By Dana Milbank
Tuesday, April 7, 2009
The F-22 Raptor fighter can cruise at speeds greater than Mach 1.5 without afterburners. It is virtually invisible to enemies, carries two 1,000-pound missiles and can turn on a dime.
But there is one foe the F-22 was not designed to defeat: Defense Secretary Bob Gates.
"We will end production of the F-22 fighter," Gates announced matter-of-factly in the hushed Pentagon briefing room yesterday, dispatching Lockheed Martin's $140-million-a-pop aircraft without even a hint of regret. "For me," he added, "it was not a close call."
The soft-spoken Kansan delivered the news not from a lectern but from his preferred position, in a leather armchair set up behind a table, giving the impression he was on the set of Jim Lehrer's "NewsHour." But the understated delivery obscured the boldness of what Gates was attempting: Calmly and methodically, he posed a direct challenge to the military-industrial complex.
Boeing's Future Combat Systems fighting vehicles -- kaboom!
Lockheed's multiple-kill vehicle: killed.
Northrop Grumman and General Dynamics' DDG 1000 Zumwalt-class destroyer with Raytheon electronics? Gates sunk their battleship.
The Lockheed VH-71 presidential helicopter and Boeing's C-17 cargo plane? SecDef shot them down, too.
It was the opening shot in what is certain to be a long war. In many ways, Gates, in taking on the defense contractors and their many friends in Congress, has invited a fight with an opponent more potent than any he has faced in Iraq and Afghanistan as President Obama's -- and before that President George W. Bush's -- defense secretary.
Obama has already surprised Washington with his ambitious efforts to pump hundreds of billions of dollars into the economy, overhaul health and energy policy, and take command of the auto industry. But when it comes to changing the way this town does business, Obama and Gates have attempted a whole new level of difficulty in challenging the combined might of Boeing, Lockheed, Northrop Grumman, Raytheon and General Dynamics.
The contractors held fire yesterday -- Lockheed and Raytheon said they were "assessing" while Boeing announced it was "studying" -- and defense stocks rose, either because investors were expecting worse, or more likely, because they suspect Gates's proposal will never get through Congress. To that end, lawmakers' guns were already blazing yesterday, despite Easter recess. Just 24 minutes after Gates finished his announcement, a bipartisan group of senators including Joe Lieberman (I-Conn.), Jon Kyl (R-Ariz.) and Jim Inhofe (R-Okla.) fired off a letter to Obama saying Gates's proposed cuts in missile defense "could undermine our emerging missile defense capabilities to protect the United States against a growing threat."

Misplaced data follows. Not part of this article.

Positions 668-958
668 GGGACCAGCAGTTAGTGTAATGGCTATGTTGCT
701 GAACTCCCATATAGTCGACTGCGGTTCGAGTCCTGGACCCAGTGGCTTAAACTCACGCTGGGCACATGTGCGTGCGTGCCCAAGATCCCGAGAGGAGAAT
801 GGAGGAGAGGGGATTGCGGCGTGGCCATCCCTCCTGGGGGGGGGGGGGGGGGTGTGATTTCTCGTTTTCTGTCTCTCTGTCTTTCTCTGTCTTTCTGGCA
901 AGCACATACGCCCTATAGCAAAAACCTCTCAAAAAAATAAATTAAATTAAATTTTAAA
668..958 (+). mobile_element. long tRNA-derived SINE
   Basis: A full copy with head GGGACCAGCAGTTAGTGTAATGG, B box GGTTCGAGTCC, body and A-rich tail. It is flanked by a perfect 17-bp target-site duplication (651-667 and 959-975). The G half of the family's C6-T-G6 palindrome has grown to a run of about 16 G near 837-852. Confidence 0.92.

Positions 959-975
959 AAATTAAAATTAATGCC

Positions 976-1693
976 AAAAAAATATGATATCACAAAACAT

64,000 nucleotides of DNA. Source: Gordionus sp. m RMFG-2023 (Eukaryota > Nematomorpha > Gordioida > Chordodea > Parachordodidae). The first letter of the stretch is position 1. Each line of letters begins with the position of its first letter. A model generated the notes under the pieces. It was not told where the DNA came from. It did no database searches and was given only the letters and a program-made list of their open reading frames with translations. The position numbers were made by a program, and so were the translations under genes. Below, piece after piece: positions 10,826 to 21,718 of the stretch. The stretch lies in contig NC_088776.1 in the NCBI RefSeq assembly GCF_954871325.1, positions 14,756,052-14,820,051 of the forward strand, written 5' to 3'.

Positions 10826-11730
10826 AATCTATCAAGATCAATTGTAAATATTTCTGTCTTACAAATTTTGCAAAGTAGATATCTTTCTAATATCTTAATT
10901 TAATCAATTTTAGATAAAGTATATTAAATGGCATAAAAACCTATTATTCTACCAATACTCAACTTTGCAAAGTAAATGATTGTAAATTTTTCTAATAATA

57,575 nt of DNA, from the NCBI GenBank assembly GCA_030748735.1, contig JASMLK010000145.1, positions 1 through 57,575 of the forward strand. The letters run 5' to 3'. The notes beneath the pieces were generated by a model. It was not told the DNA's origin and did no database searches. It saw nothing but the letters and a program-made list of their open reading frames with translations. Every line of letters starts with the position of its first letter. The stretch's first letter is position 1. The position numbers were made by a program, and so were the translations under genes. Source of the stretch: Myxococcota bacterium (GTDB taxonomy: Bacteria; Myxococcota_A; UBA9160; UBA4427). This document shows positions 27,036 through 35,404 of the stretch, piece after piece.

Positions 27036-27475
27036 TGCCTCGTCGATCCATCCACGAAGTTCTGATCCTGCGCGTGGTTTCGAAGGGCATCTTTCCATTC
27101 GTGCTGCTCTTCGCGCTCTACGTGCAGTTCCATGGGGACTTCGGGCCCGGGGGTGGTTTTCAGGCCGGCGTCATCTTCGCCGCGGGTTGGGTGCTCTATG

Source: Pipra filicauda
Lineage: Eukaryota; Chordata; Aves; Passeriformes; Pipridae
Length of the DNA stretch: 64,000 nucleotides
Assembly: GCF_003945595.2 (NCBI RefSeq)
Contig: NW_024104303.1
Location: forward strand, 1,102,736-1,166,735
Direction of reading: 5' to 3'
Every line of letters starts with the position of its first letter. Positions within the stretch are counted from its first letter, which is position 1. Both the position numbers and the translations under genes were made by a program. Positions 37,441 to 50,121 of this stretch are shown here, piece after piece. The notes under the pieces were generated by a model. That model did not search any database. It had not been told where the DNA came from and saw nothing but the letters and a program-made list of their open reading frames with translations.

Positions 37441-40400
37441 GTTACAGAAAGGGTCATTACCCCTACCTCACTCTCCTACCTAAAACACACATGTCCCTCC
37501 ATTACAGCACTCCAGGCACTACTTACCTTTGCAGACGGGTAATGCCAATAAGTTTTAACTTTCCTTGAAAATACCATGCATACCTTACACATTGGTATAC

Ike Skelton (D-Mo.), chairman of the House Armed Services Committee, served notice that "the buck stops with Congress," while Jack Murtha (D-Pa.), undergoing knee surgery, managed to issue a statement saying he would weigh Gates's ideas "in the context of current and future threats."
Of course, lawmakers' view of what Rep. Norm Dicks (D-Wash.) dubbed "bloody Monday" depended on whose Osprey was being gored. A joint statement by two Kansas Republicans -- Sen. Pat Roberts and Rep. Todd Tiahrt -- protesting the "extremely concerning" cancellation of an airborne laser prototype may have had something to do with that Boeing plant in Wichita.
Gates, blunt and at times ruthless, seems ready for the guerrilla insurgency the contractors and lawmakers will mount. Walking into the briefing room with black folder, black tie and black suit, he skipped even a "good afternoon" before plunging into his announcement; at his side, providing military cover for his plan, was a no-nonsense Marine general known as "Hoss."
"In the coming weeks, we will hear a great deal about threats and risks and danger to our country and to our men and women in uniform, associated with different budget choices," Gates warned. But, he added: "It is one thing to speak generally about the need for budget discipline in acquisition and contract reform. It is quite another to make tough choices about specific systems and defense priorities based solely on the national interest and then stick to those decisions over time."
Nursing a sniffle and occasional cough, he spent a full hour detailing the terrible things he would do to lawmakers' beloved programs. It was the sort of thing a Democratic administration almost certainly wouldn't have attempted without a holdover from the Bush Pentagon to give the effort credibility -- and even now it's a long shot.
"I expect the e-mails are already coming out from Congress complaining about the cuts to programs that various lawmakers support," the Associated Press's Anne Gearan said. "Do you feel like you're walking into a buzz saw?"
"My hope," Gates replied, is "that the members of Congress will rise above parochial interests and consider what is in the best interest of the nation as a whole."
There's a first time for everything, Mr. Secretary.